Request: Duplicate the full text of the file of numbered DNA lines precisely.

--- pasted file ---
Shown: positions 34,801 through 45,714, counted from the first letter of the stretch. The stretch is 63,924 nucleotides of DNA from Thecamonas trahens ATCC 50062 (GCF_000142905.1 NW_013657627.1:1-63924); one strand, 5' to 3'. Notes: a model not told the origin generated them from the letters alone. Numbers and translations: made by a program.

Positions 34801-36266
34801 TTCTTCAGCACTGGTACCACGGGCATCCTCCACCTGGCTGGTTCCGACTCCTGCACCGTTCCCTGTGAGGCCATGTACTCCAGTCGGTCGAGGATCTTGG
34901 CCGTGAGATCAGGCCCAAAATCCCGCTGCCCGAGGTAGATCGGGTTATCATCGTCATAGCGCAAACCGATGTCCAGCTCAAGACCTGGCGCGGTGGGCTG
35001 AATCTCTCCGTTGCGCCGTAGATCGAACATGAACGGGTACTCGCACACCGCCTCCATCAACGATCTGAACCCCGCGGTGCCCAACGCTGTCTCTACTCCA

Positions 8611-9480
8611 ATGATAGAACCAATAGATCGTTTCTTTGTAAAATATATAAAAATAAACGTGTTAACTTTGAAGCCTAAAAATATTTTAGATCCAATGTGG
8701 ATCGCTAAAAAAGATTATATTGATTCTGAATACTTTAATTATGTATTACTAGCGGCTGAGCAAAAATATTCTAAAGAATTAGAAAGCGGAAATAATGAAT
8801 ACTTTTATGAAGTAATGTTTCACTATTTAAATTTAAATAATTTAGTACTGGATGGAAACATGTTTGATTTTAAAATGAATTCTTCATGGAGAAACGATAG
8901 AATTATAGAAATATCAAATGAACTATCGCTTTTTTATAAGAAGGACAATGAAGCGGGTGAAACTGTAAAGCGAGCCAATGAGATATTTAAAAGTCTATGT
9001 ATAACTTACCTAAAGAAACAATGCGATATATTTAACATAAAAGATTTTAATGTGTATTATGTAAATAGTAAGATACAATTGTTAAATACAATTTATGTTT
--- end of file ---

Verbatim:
Shown: positions 34,801 through 45,714, counted from the first letter of the stretch. The stretch is 63,924 nucleotides of DNA from Thecamonas trahens ATCC 50062 (GCF_000142905.1 NW_013657627.1:1-63924); one strand, 5' to 3'. Notes: a model not told the origin generated them from the letters alone. Numbers and translations: made by a program.

Positions 34801-36266
34801 TTCTTCAGCACTGGTACCACGGGCATCCTCCACCTGGCTGGTTCCGACTCCTGCACCGTTCCCTGTGAGGCCATGTACTCCAGTCGGTCGAGGATCTTGG
34901 CCGTGAGATCAGGCCCAAAATCCCGCTGCCCGAGGTAGATCGGGTTATCATCGTCATAGCGCAAACCGATGTCCAGCTCAAGACCTGGCGCGGTGGGCTG
35001 AATCTCTCCGTTGCGCCGTAGATCGAACATGAACGGGTACTCGCACACCGCCTCCATCAACGATCTGAACCCCGCGGTGCCCAACGCTGTCTCTACTCCA

Positions 8611-9480
8611 ATGATAGAACCAATAGATCGTTTCTTTGTAAAATATATAAAAATAAACGTGTTAACTTTGAAGCCTAAAAATATTTTAGATCCAATGTGG
8701 ATCGCTAAAAAAGATTATATTGATTCTGAATACTTTAATTATGTATTACTAGCGGCTGAGCAAAAATATTCTAAAGAATTAGAAAGCGGAAATAATGAAT
8801 ACTTTTATGAAGTAATGTTTCACTATTTAAATTTAAATAATTTAGTACTGGATGGAAACATGTTTGATTTTAAAATGAATTCTTCATGGAGAAACGATAG
8901 AATTATAGAAATATCAAATGAACTATCGCTTTTTTATAAGAAGGACAATGAAGCGGGTGAAACTGTAAAGCGAGCCAATGAGATATTTAAAAGTCTATGT
9001 ATAACTTACCTAAAGAAACAATGCGATATATTTAACATAAAAGATTTTAATGTGTATTATGTAAATAGTAAGATACAATTGTTAAATACAATTTATGTTT